JACKSONVILLE, N.C. (WNCT) – An effort is underway in Onslow County to help keep the New River clean.
It’s currently polluted by marine debris.
The city and the county are now working together to end the pollution.
It’s a long process to clean up what was once an illegal dumping ground.
Looking at it now, you wouldn’t know the area was once filled with tires and trash.
Jacksonville river restoration crews began an extensive rehabilitation process to clean up the water. Part of that process includes installing oyster reefs and aeration devices to put oxygen back into the deprived water.
“Over time, as the water column cleaned up, we had to add more oxygen,” explained Pat Donovan-Potts, Jacksonville Stormwater Manager. “And we did that with the aeration units. Those units will actually put out about 200 gallons per second of highly oxygenated water and what we did is we shot that straight down to the bottom of the river so that the current would reoxygenate the bottom.”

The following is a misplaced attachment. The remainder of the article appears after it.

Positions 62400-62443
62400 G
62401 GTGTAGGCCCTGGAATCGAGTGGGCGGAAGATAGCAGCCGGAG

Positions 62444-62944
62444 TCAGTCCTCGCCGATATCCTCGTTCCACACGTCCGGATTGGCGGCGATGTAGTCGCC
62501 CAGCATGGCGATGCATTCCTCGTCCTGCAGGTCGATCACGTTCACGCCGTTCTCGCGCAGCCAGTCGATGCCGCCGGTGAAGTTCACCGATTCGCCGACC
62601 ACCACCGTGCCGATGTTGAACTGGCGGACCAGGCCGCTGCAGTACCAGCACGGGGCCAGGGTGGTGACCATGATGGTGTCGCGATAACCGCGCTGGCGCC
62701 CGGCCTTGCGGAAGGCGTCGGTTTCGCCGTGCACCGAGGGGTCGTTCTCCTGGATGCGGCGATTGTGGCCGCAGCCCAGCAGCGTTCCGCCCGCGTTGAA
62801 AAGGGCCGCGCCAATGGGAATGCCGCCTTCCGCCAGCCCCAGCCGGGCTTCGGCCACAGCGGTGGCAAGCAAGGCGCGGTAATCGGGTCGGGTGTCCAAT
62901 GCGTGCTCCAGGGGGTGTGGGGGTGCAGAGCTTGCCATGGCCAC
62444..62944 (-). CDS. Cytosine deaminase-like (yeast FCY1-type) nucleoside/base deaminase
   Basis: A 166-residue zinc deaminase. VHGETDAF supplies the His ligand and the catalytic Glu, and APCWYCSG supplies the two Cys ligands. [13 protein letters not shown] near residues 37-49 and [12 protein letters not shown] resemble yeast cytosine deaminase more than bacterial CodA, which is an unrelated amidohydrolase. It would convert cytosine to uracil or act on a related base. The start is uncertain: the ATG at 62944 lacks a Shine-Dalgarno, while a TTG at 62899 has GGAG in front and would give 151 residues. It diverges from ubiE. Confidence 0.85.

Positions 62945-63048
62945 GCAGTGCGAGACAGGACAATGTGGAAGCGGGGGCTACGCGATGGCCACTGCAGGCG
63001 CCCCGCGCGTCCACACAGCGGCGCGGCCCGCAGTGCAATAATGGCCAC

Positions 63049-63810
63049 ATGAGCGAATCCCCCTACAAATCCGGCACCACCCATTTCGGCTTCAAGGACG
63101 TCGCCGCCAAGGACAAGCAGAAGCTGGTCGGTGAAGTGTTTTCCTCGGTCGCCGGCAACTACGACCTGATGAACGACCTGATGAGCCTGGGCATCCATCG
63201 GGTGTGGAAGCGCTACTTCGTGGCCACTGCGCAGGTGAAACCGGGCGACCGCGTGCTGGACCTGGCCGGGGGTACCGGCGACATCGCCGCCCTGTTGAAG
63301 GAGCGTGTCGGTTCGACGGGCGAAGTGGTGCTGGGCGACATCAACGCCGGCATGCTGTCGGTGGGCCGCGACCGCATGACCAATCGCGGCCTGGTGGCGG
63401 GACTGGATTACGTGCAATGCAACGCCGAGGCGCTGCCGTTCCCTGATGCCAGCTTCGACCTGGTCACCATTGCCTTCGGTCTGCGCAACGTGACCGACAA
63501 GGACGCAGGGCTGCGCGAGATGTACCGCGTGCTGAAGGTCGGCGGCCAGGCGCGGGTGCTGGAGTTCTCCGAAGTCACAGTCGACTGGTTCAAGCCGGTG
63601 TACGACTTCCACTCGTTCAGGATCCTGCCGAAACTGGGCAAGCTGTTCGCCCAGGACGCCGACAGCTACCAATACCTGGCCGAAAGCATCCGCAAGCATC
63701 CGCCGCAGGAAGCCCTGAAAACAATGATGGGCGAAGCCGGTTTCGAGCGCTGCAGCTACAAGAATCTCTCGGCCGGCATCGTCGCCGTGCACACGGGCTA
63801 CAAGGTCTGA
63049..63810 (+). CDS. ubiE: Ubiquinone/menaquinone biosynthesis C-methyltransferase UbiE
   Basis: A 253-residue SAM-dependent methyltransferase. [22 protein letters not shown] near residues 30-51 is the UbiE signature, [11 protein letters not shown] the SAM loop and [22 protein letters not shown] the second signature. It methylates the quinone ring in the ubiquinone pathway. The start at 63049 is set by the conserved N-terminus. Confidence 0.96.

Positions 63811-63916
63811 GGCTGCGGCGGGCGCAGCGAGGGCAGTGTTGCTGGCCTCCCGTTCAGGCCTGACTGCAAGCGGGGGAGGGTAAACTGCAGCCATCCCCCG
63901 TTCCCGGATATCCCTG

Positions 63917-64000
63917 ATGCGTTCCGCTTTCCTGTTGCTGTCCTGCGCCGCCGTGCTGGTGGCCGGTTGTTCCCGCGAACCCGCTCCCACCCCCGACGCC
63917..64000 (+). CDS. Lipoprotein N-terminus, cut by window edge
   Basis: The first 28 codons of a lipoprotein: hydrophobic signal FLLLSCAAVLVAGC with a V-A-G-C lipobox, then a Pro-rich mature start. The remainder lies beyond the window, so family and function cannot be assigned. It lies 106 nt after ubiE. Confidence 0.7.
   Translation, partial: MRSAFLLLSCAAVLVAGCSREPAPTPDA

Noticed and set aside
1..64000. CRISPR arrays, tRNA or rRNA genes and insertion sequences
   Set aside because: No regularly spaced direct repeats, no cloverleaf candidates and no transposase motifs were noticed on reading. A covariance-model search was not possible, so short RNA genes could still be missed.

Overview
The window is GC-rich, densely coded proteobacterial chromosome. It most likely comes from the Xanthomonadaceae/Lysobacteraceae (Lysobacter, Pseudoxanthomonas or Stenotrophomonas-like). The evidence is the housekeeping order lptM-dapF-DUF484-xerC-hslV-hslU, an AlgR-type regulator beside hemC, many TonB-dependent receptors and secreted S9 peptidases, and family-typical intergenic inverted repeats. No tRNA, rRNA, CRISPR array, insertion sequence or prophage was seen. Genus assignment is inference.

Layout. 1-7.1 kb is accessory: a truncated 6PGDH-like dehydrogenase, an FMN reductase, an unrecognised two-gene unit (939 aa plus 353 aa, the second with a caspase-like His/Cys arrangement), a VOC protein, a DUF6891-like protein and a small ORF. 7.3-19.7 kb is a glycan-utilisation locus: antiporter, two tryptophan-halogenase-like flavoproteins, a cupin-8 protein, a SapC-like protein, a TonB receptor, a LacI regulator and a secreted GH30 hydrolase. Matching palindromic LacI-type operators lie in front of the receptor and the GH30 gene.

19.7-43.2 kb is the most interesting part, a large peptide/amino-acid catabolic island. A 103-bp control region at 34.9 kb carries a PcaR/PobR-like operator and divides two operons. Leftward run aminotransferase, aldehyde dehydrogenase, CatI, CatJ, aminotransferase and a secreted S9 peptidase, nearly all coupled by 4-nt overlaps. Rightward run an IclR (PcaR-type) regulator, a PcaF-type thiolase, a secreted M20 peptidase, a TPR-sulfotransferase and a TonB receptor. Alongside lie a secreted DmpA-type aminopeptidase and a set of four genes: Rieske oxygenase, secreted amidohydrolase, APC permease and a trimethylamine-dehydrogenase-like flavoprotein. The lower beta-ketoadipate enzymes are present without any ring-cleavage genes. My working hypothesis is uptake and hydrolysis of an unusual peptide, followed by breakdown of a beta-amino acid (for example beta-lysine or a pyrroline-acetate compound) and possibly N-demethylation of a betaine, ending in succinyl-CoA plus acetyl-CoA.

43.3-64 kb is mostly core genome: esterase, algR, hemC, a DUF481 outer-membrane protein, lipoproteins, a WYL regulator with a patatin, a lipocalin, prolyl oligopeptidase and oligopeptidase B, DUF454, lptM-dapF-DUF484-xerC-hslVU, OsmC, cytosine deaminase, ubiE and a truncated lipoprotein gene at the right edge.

That allows the marine life to flourish. It’s good news for fishermen and residents alike.
While the New River is no longer used for drinking water, it remains a major source of recreation and revenue for the county.
Debris clean-up is an ongoing process.
Next week, volunteers and crews will be back out here on the river for a major clean-up process of the marsh and reefs.